Are you at risk of the most common nutritional disorder in the world?

IRON deficiency (a condition where your body doesn’t have enough of the mineral iron) is the most common and widespread nutritional disorder in the world.

1 in 3 Australian women don’t get enough iron through their diet.

As a woman who chooses not to eat meat, I am particularly conscious about getting enough. Iron is SUCH a vital mineral for our bodies, and I don’t think that its importance is discussed enough in general media. So, I’m hoping this post will spread some awareness about it!

Let’s kick off. What does iron do in our bodies?

Iron is an essential mineral. Essential meaning that our bodies are unable to manufacture it, so we must supply it through the food we eat. Iron molecules are a vital component of red blood cells, which supply oxygen to muscles and tissues. Iron is also required for a healthy immune system and plays a key role in multiple metabolic pathways including respiration, energy production, DNA synthesis and cell proliferation.

Iron deficiency can be caused by a number of physiological issues within the body that are not only diet related. For example, I have a friend who eats red meat most nights, but still has low iron levels because her body has difficulty absorbing the iron from her food.
For simplicity in this post, I am only going to discuss the risk of inadequate dietary intake of iron.

Are you at risk of not getting enough iron?

At-risk groups include:
– Young women.
– Vegetarians and vegans (read on to find out how you can get enough plant-based iron through your diet).
– Children during rapid growth.
– Women during menstration.

What are some signs of iron deficiency?

– Feeling tired constantly (with enough rest).
– Having poor concentration and difficulty focusing on tasks.
– Getting sick often (due to an impaired immune system).
– Pale skin.
– Fatigue.
– Irritability.
– Weakness.
– Shortness of breath.

Now that you know what iron does in our bodies, a lot of these signs and symptoms make sense, right? Without enough iron, we have less red blood cells and less oxygen being carried around (which is where the fatigue, weakness, shortness of breath, pale skin and feeling tired constantly stem from).

Chronic iron deficiency can lead to anaemia. Anaemia can cause delayed motor and mental functioning in infants, fatigue, lightheadedness/headaches, grumpiness, inability to concentrate, and impaired mental clarity.

How can I ensure I eat enough iron in my diet? 

Firstly it’s important to know that not all iron in food is created equal. I often hear vegetarians or vegans saying that:

“A piece of steak has the same amount of iron in it as a head of broccoli”.
Or
“A teaspoon of spirulina powder has more iron in it than eating a breast of chicken”.

Beware of believing these comments – they are not true. Nutrition (like so many things) is not as simple as this. This is because there are two types of iron in food:

  • Haem iron (from animal foods) has a 15-18% absorption level.AND
  • Non-haem iron (from plant foods) has a <5% absorption level. So if you do not eat animal food, it is important that you eat a lot more non-haeme plant foods.

So what foods contain iron?

If your a vegetarian/vegan – here are some good non-heme iron sources:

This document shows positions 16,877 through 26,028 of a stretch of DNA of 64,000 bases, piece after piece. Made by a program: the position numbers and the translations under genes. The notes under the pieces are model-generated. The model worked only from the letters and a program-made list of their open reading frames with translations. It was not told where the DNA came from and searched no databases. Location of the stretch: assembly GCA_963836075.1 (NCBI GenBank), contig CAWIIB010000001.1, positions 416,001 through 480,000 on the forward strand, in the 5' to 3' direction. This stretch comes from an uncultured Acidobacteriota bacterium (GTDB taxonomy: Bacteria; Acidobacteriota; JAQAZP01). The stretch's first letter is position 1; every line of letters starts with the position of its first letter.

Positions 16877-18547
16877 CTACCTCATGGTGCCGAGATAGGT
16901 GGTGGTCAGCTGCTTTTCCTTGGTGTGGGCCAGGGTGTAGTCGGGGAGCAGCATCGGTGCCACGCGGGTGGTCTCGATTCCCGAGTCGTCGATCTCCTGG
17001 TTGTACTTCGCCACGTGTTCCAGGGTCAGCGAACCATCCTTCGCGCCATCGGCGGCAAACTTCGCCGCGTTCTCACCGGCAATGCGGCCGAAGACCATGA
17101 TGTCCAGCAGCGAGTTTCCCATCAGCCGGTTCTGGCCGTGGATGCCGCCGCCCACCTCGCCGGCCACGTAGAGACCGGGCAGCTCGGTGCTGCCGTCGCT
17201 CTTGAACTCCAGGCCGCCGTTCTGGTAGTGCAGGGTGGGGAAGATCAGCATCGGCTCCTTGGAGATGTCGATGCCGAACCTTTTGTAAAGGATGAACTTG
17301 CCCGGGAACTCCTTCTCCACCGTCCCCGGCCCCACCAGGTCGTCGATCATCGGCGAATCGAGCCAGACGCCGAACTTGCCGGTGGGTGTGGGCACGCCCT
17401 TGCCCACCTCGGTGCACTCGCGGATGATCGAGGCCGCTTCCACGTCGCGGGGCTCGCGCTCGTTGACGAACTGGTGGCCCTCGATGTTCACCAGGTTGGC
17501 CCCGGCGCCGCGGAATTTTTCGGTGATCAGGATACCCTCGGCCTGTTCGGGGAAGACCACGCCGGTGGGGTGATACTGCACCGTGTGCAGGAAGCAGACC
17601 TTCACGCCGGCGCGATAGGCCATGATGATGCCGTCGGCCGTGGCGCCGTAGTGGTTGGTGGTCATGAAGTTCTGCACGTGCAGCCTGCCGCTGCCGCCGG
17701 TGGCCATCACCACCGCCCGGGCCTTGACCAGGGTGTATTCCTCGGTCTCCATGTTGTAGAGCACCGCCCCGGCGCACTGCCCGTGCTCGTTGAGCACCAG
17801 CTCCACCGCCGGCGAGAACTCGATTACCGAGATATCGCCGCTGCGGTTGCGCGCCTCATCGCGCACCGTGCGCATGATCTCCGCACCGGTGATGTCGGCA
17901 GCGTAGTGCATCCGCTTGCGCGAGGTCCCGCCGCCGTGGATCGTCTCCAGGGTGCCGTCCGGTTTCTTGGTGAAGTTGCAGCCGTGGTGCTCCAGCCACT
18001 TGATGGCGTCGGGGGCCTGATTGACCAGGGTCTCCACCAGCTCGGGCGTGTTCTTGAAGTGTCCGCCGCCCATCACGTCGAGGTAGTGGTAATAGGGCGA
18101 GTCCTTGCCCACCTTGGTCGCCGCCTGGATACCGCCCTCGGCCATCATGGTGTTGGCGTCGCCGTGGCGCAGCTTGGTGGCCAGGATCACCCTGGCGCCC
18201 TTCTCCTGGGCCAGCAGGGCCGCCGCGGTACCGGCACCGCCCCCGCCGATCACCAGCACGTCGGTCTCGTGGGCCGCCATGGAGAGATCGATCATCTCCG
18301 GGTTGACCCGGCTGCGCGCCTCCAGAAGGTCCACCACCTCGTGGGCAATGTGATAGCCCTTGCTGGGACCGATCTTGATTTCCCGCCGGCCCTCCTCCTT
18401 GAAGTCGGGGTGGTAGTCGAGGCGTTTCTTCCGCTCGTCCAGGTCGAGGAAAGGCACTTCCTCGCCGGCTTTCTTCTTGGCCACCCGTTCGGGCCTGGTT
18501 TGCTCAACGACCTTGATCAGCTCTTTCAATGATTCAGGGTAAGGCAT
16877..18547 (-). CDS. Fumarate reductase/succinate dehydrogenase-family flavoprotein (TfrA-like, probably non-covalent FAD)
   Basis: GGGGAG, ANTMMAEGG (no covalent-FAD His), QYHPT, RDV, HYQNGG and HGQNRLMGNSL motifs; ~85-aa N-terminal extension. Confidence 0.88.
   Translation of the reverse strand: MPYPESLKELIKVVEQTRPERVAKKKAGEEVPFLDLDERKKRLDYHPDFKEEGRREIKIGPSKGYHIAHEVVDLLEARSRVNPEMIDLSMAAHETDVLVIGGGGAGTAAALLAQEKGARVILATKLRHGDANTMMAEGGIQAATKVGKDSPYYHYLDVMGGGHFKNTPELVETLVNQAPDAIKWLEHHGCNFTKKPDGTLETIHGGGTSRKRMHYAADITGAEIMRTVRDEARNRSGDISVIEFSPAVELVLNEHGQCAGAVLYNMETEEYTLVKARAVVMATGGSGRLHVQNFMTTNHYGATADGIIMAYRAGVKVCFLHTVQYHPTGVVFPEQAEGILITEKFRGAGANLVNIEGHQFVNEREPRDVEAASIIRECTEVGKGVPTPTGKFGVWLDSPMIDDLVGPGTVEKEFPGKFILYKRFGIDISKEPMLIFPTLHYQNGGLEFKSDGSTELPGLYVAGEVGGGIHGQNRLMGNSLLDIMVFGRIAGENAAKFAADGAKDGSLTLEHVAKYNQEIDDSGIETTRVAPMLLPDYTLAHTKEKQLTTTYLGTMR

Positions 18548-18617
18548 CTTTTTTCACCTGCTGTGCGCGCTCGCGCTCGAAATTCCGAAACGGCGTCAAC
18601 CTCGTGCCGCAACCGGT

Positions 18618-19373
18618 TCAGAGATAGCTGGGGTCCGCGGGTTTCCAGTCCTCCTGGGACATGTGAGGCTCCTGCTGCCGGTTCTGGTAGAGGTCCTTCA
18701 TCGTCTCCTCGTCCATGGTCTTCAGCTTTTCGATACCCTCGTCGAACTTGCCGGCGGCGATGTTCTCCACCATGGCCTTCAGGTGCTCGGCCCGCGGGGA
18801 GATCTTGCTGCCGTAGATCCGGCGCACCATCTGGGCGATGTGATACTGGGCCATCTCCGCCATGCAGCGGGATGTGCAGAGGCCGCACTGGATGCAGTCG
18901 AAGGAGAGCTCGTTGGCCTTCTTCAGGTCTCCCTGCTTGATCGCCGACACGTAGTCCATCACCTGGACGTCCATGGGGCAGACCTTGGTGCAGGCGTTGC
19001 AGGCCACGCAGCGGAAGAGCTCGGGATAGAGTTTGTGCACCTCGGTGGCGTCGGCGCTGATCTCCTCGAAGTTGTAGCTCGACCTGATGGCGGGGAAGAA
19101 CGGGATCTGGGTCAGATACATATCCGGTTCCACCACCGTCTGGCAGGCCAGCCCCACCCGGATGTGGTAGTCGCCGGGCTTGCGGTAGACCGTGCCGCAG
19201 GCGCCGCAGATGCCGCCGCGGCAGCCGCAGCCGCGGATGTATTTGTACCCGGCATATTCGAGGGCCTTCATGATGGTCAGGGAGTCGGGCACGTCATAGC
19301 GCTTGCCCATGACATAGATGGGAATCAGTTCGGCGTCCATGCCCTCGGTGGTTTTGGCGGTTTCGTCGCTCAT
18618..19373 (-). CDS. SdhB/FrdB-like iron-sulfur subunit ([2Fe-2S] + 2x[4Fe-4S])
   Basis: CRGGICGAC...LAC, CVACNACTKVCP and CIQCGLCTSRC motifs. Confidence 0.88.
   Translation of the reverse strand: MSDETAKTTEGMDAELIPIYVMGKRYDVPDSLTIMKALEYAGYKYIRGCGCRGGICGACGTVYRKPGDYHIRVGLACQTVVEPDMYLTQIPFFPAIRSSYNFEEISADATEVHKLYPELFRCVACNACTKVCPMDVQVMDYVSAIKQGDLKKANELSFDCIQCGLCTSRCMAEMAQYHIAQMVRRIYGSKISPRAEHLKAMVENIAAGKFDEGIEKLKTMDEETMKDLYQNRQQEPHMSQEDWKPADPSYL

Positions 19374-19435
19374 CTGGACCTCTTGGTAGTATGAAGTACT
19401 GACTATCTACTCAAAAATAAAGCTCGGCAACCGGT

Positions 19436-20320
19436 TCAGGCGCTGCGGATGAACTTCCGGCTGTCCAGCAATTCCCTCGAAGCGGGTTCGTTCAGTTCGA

Food type & amount Iron (mg)
Chickpeas (1/2 cup) 6.2
Tofu (2 large squares = 100 g) 5.2
Blackstrap molasses (1 Tbsp) 3.6
Cooked wholemeal pasta (1 cup) 2.3
Kidney Beans (1/2 cup) 2.1
Nuts (cashews/almonds/hazelnuts/macadamia/
pistachio nuts without shells) (1/4 cup)
1.3-2.2
Raw spinach (1 cup) 1.2
Egg (1 egg= 55 g) 1.1
Rolled oats (1/2 cup) 1.1
Broccoli (1 cup) 0.86

If you consume animal products, but are concerned you are not getting enough iron, these are some good heme iron sources:

Food type & amount Iron (mg)
Kangaroo (100 g) 4.4
Sardines (120 g or one reg tin) 3.24
Lean beef (100 g) 3.1
Lean Lamb (100 g) 2.5
Lean Pork (100 g) 1.4
Tuna (100 g or one small can) 1.0
Chicken (100 g) 0.9
Snapper (100 g) 0.3

 How much iron do I need to consume each day? 

Females aged 19-50 years – 18 mg
Pregnant females – 27 mg
Males aged 19-50 years – 8 mg
Everyone older than 51 years = 8mg

I’m a vegetarian, how can I maximise the amount of non-haeme iron I get from plant foods? 

1. Eat foods that contain vitamin C at the same time (or just before/after).

To increase how much iron the body absorbs from plant foods, eat foods high in vitamin C (e.g. lemon, oranges, kiwifruit, berries, tomatoes, capsicum, sweet potato, pumpkin and broccoli). So, if your having a plate of vegetable curry with chickpeas and tofu, make sure there is some pumpkin or tomatoes in there too! Or squeeze some lemon over your green salad.

2. Avoid iron blockers at or around the time your consuming iron foods.
Iron blockers include tea, coffee, calcium and some herbal medications. These can block plant iron being absorbed by the body. So avoid drinking tea or coffee with (or just before/after) meals or taking calcium supplements at the same time as eating iron-rich foods!

I think I might be iron deficient – what should I do? 

If you are worried that you might be iron deficient – it’s important to see your doctor to get a blood test and confirm. Iron supplements should only be taken when a blood test confirms that your levels are low. Don’t just start popping iron tablets if you feel a bit tired or lethargic, because if you are not low, you could overload your body with iron (which is very toxic!).

If you have any specific questions or concerns about your iron intake, please comment on on this post or you can shoot me an email at sprout.dietetics@gmail.com! x

Images sourced via pinterest. Authors unknown. 

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